You may know I'm a sucker for an old Japanese pickup, when my friend had a Mazda B series to dispose of
I couldn't resist it. This B2500 pick up was parked in the corner of a retired builder's yard, it wouldn't start and hadn't moved for 6 months. Naturally I agreed to buy the Mazda from Karl, and I set about trying to get it going.
The Mazda's battery was well down on power, so I jumped it from our Hilux, the engine turned over but wouldn't fire up. There was a spray can on the dashboard which the builders had used when starting the truck, but there was no life even when squirting this into the air cleaner.
When under the bonnet I noted a new radiator, the oil was dirty but full up, and there were several cable ties holding things together, but the little truck had been looked after.
As this was a diesel engine my first thought was faulty heater plugs, which on a diesel unit need to be in good order to fire up the diesel fuel.
I left the truck alone after a while, pushed it out of its corner, hitched up the Hilux and towed it to our yard.
That evening I looked on Youtube and found how to test heater plugs,
testing the plugs next morning confirmed they were not working.
A call to the local motor factors secured a set of NGK
heater plugs. I went to pick these up, they weren't expensive,
I removed the old set and fitted the new ones with some copper grease
on the threads, then fitted the power rail which joins them all up.
I turned the key and watched the dash light glow, when this went out I turned
the starter and the engine fired first turn. Success!
These are the old removed heater plugs, when they look like
this it means they aren't getting hot.
Good heat will burn the carbon off and keep the tip clean.
The Mazda / Ford diesel engine is an unusual 12 valve unit, non turbo
in this B2500. It is a smooth and torquey engine, durable too.
With the Mazda safely at my yard, with the battery charged and the engine now starting easily, my thoughts turned to the cab interior.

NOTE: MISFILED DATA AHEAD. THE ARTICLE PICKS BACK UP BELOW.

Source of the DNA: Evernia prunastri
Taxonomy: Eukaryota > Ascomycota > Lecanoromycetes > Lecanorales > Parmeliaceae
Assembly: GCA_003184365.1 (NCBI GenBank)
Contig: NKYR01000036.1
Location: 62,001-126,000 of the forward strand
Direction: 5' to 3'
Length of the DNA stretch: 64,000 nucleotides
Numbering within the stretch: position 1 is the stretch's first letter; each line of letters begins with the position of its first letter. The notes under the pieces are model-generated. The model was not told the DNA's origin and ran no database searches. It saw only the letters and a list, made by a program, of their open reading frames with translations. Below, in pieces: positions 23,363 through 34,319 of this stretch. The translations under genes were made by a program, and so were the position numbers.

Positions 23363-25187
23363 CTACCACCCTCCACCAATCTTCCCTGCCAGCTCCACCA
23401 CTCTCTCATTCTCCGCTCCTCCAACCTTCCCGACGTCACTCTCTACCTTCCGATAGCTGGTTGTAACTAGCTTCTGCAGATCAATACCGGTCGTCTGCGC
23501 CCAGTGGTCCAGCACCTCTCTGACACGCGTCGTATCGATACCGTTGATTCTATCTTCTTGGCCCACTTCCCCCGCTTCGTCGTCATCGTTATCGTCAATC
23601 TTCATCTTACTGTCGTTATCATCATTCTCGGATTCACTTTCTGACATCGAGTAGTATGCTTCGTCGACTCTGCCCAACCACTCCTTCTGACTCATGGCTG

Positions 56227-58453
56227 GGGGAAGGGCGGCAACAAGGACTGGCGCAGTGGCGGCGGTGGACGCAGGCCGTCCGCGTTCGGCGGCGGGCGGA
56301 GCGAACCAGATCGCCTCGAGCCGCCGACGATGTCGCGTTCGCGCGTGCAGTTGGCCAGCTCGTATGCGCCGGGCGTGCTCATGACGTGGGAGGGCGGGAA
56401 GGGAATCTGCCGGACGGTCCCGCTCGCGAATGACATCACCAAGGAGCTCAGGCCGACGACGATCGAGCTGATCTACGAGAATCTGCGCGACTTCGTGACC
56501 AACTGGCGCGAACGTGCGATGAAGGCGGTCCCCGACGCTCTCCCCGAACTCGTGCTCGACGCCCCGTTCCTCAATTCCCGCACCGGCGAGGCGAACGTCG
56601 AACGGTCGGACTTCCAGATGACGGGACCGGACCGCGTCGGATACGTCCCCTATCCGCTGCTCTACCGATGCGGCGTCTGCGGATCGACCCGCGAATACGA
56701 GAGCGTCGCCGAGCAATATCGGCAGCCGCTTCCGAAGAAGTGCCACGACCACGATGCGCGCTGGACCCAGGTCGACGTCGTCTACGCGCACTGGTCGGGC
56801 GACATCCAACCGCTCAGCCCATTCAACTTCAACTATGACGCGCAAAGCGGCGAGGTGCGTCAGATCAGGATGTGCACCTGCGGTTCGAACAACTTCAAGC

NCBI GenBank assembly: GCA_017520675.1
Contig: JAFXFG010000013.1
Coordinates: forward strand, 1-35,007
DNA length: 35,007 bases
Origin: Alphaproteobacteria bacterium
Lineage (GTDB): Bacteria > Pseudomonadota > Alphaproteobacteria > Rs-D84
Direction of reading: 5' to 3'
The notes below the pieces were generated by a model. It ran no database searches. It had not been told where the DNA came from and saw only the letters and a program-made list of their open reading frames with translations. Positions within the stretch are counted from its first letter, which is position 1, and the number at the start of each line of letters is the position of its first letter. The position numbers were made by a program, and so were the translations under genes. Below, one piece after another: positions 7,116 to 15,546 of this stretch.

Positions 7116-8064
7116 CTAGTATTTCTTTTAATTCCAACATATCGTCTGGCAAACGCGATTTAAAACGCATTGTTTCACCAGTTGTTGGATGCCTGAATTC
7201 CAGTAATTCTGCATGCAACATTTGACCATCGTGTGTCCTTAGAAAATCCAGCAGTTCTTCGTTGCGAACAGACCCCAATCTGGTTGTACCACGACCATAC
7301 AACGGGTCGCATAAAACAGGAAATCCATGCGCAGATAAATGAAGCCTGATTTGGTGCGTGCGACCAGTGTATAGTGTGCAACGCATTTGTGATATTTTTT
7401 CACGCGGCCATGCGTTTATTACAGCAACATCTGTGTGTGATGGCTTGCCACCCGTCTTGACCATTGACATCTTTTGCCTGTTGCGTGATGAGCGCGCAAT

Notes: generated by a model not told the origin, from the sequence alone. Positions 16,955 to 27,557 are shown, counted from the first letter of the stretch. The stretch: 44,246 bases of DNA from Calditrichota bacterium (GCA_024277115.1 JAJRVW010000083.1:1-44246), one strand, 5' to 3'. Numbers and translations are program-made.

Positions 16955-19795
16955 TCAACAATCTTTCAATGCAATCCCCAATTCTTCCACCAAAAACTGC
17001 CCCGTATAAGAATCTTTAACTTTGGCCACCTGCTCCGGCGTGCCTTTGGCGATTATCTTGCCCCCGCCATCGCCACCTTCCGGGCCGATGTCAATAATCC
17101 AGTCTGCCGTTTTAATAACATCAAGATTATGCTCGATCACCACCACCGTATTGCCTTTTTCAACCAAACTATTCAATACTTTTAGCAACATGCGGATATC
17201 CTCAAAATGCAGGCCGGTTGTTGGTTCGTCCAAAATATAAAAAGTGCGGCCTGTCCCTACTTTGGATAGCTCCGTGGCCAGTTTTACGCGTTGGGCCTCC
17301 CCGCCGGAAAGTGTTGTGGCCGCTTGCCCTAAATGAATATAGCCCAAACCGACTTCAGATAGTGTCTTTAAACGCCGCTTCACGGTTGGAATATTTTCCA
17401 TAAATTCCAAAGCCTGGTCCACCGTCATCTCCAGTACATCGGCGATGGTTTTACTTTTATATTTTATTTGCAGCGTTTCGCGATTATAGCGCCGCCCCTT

This was particularly messy, the proper term would be shit high with crap. The seats were very worn, but the main feature was all the screws and fittings stuffed in every orifice.
I turfed it all out, seats, carpets, door linings and trim were shagged, everything went in the bin, I saved boxes of woodscrews but I'll never use them all. The cab structure was sound however and with everything removed it cleaned up well.
By a very happy coincidence, a Mazda pick up was being scrapped for its chassis and turbo engine by an
Ebay advertiser not 5 miles from my house. I was round there like a shot and bought as much as I could.
The back box had already been sold, but I bought most of the rest.
With the Hilux loaded up I headed back to the yard.
There's gold in them thar golden Mazdas!
With the new interior installed and a new few light bulbs fitted, I took the truck for a MOT. I didn't expect it to pass
but Steve would tell me what was wrong. The main problem was rust, corrosion on the chassis and
under the rear body, and surprisingly no headlights. These were working when I left the yard officer!
So back to the yard and whip the body off.
I've done this job before, it's just undoing 8 bolts and lifting the body off with the engine crane,
then driving the truck out from underneath.
The fuel filler and rear lights must be disconnected of course, but the main problem is the 8 securing bolts being rusted in.
If you can squirt them all with WD a few days ahead, that's a good thing. Luckily all the bolts came loose with
help from my strong bar and scaffold tube, this can shear off the mountings or the bolt heads, but it was ok here.
With the body off, I could see what Steve saw on his ramp, quite bad corrosion.
So I cleaned it up, and a few other places too, I made card patterns and cut repair plates from 18 gauge
steel. I turned up the welder power and tacked the pieces on. It's nice to do a good power welding job,
rather than the low power delicate Integrale work, where you are afraid of blowing through the thin steel.
When the chassis was all welded up, I squirted old engine oil down the inside, Dinitrolled and painted the outside,
and turned my thoughts to the body.
The happy little truck pulled its own body
into an upright position, with some help from the boys at the yard, and I set about repairing the MOT reported
2 corroded outriggers.
I had a length of channel, as usual saved from a skip,
which I bolted through the body floor, it was too rusty to weld to underneath. I used 4 lengths of stud iron,
welded the bolt heads on and cut off the ends.
There was some metalwork to do on the lower outer body panels, I did that when the body was refitted.
After some flap disc rust removal and Dinitrol treatment,
I primed the previously repainted side of the body,
and some selected other areas.
I had obtained the correct metallic blue basecoat
and clear lacquer, with lovely weather
I gave the truck a good afternoon seeing to.
I have known this truck for many years, it lived a few doors down from our yard. I've seen it
struggling with heavy loads all over our town and beyond. It's been owned by the same
building company all its life. The Mazda has now clocked up over 200,000 miles, but still starts
and drives in a happy willing way.
I wanted to preserve the hand written signwriting, which was only left on one side, and still just about visible
on the tailgate. It shows the Mazda has been a hard working business truck which deserves a restful retirement.